Goblets sparkled and candles flickered.
One hundred and twenty or more widows were escorted to their beautifully decorated places at the tables.
The meal, so carefully planned and printed on the menu was served by formally dressed young people, feeling a bit starched but smiling. Carefully made corsages were pinned on their blouses, and each one was welcomed warmly.
It was our annual widow’s luncheon, and each year the group swells a bit from the previous one.
They come dressed in their best, leaning on canes or some walking with a limp.
I always love watching how well they dress, how carefully their hair is curled, their make up applied.
The colors and styles tell how much they really care. They are women of dignity, these widows.
They have seen so much, loved so much, and lost so much.
And now here they are, for a few hours of our time; listening.
It is our turn to give back.
We serve them food. We have a speaker, one who walks in their shoes. We sing.
We want them to know how much we care, how much we appreciate them.
I’m always blown away at the thought that what brings this unique group of women together is loss.
Each has a husband buried, each has wept late midnight hours, and sleeps alone.
Most have given life, reared children and guided children into adulthood.
But here they are today, leaning hard on the arm of one our young people, being helped to their seat.
They are alone.
Of course I am biased.
My mother sits in this crowd each year,
but only after she has gone around and spoken individually with as many as she can reach.
She is beautiful, her hair has silvered with time.
She looks regal, because she is. I think she is the most beautiful widow in the crowd.
I look up from where my husband and sisters and I are singing, and she nods and smiles.
It’s a look that says, “You are doing wonderful. You sound great. I am proud of you.”
And of course, afterwards, she finds her way to my side and says all those words.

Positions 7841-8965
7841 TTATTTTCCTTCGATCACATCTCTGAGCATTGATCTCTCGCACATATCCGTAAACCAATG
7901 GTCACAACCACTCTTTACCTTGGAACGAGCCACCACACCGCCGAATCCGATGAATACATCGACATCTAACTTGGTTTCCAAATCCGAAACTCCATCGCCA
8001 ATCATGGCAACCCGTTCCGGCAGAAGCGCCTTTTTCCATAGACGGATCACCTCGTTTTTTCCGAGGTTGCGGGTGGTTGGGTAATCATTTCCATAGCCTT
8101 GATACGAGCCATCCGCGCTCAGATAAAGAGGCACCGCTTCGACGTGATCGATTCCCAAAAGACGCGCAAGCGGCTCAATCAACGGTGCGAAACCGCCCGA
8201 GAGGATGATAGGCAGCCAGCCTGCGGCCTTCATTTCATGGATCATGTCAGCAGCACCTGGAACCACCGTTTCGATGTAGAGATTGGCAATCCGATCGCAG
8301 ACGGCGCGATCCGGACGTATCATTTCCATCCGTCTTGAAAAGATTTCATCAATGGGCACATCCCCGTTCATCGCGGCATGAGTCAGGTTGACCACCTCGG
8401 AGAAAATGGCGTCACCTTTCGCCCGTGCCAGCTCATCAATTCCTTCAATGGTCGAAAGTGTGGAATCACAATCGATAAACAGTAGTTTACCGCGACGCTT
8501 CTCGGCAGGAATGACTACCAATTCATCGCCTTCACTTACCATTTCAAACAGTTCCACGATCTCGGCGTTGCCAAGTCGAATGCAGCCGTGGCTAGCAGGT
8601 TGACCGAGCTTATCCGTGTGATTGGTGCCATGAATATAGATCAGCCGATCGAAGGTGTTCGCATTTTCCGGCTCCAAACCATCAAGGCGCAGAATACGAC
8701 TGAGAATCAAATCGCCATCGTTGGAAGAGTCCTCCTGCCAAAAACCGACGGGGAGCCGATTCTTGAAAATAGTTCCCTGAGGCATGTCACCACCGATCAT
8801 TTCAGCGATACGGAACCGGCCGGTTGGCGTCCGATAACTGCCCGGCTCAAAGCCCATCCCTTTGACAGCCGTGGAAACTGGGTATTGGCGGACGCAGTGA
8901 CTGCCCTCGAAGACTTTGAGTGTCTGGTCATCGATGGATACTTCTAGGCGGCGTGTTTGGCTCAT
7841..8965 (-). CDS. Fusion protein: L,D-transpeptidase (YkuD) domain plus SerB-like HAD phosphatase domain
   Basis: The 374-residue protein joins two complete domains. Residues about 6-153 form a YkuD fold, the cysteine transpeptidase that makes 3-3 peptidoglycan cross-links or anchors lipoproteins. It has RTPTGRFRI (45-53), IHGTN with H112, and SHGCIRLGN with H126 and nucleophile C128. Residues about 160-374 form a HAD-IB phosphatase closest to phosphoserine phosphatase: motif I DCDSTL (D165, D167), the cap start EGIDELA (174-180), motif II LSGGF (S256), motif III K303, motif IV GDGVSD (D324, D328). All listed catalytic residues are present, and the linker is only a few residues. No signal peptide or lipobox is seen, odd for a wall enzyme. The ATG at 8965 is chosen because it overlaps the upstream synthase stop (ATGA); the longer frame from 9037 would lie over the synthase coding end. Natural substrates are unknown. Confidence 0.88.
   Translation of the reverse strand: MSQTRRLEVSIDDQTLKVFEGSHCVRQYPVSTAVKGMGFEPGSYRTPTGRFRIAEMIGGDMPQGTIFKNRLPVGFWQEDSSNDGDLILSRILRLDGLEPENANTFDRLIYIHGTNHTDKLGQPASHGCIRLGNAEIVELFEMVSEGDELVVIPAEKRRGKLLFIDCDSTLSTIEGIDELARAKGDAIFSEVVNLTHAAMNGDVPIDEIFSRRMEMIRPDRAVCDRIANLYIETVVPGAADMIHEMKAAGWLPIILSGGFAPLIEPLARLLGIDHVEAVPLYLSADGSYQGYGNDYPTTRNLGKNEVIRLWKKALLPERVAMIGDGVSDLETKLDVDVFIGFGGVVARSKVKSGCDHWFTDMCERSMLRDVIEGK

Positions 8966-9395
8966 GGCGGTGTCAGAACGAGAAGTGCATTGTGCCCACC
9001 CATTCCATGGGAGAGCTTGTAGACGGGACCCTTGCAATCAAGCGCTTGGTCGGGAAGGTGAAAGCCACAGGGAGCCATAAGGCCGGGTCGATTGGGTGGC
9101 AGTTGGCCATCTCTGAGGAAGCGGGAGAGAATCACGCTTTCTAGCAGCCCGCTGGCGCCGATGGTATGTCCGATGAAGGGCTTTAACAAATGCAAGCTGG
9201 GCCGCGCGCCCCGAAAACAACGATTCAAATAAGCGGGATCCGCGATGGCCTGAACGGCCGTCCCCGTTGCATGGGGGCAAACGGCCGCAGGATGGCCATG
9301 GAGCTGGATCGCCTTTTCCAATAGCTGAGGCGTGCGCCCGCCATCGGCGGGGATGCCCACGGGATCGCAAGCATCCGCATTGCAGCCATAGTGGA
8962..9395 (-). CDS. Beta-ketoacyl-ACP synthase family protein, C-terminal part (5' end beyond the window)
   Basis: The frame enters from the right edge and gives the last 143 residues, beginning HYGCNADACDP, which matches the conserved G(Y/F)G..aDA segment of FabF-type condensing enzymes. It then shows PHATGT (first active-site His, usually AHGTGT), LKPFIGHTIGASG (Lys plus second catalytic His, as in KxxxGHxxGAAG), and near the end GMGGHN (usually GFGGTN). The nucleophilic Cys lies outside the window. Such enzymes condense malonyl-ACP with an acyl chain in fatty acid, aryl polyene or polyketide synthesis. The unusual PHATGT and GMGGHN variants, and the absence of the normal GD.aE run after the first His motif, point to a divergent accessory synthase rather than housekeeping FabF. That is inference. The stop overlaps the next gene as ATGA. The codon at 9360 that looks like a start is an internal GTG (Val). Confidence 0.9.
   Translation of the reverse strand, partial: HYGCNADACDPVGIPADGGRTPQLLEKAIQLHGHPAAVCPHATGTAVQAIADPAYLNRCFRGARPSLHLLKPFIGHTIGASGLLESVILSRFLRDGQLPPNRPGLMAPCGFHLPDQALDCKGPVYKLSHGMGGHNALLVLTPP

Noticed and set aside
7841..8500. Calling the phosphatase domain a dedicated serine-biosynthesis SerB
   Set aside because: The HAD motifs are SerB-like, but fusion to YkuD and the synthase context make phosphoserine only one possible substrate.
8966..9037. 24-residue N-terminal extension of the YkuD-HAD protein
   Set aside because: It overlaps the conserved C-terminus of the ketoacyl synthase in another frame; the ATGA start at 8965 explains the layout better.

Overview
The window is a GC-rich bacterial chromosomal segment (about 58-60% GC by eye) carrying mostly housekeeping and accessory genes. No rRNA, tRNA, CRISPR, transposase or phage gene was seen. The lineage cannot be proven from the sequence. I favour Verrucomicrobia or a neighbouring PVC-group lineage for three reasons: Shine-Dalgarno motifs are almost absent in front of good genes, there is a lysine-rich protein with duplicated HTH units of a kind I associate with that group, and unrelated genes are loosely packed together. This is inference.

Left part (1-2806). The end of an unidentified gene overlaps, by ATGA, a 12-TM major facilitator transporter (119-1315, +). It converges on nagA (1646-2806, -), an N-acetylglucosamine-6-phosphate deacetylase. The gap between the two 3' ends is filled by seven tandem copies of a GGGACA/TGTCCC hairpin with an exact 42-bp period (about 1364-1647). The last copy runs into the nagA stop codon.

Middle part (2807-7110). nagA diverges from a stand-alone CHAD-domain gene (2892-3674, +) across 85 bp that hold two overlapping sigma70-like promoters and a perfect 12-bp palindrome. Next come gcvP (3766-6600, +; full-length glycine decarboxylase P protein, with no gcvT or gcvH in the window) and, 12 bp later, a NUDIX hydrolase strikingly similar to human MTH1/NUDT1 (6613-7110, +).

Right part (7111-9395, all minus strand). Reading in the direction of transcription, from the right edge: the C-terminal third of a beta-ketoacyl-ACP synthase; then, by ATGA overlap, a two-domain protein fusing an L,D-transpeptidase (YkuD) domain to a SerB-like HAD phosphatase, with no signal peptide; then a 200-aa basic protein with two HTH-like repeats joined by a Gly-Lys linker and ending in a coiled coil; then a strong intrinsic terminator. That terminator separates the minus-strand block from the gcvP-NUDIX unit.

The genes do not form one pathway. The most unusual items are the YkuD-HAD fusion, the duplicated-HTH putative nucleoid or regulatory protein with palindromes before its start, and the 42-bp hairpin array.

She has always been my cheerleader.
Life hasn’t been fair to her.
As she raised six lively children with the man she loved, and then lost.
And then as her life spiraled out of control and she found herself on the strangest journey ever.
A 15 passenger van loaded with all her earthly belongings and her six children headed to a land where she knew no one, and a language spoken that she didn’t understand. Then being caught, thrown in prison, the miraculous expunction and relocating to the east coast, far from Texas and the land she was raised in. And then the staggering and sudden loss of her only son.
How does one keep breathing after so much trauma?
Keep smiling? Keep living?
It is hard to see time wear at her.
To see her fingers touched with arthritis. To see her go to work to pay the bills when I wish she could just stay home and cook meals like she loves to do… I wish Dad were here to care for her.
To delight in his lovely little wife. To see how well he had chosen.
To grow old with her.
But God has been good. He has been gentle. And she has been faithful.
He asked, and she followed. He took, and she said, “Blessed be his name.”
Nineteen years ago yesterday, my Dad entered eternity, and my mother began this journey of widowhood.
She smiles. She cries too, at times.
But Joy is her name, and she wears it well.
If my mom has blessed you in your loss, or carried you in a special way;
feel free to join me in blessing her by leaving a comment below.